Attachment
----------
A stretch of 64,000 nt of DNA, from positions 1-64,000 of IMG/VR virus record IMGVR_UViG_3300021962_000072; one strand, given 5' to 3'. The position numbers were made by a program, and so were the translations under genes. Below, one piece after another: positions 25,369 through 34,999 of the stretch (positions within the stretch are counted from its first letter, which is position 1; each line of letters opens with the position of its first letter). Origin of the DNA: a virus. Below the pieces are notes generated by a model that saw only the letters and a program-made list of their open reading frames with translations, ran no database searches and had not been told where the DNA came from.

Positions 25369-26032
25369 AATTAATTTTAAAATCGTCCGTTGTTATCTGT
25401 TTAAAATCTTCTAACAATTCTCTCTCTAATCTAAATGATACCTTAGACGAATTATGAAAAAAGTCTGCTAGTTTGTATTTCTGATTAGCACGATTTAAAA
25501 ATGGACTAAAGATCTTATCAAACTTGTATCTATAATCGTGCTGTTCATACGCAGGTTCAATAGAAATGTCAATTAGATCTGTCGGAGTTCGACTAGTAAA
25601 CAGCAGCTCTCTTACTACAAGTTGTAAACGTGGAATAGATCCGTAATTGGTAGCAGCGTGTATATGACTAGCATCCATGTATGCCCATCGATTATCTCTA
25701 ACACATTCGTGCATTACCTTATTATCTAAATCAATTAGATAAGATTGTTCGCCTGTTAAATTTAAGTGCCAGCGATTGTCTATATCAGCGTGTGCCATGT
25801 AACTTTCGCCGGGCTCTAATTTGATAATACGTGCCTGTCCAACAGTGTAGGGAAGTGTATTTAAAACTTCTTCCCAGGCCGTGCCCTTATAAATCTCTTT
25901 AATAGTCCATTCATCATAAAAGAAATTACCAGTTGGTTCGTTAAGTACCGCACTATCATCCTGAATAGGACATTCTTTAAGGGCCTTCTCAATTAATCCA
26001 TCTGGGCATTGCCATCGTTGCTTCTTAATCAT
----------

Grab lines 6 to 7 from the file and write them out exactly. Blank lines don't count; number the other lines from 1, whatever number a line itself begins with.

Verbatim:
25601 CAGCAGCTCTCTTACTACAAGTTGTAAACGTGGAATAGATCCGTAATTGGTAGCAGCGTGTATATGACTAGCATCCATGTATGCCCATCGATTATCTCTA
25701 ACACATTCGTGCATTACCTTATTATCTAAATCAATTAGATAAGATTGTTCGCCTGTTAAATTTAAGTGCCAGCGATTGTCTATATCAGCGTGTGCCATGT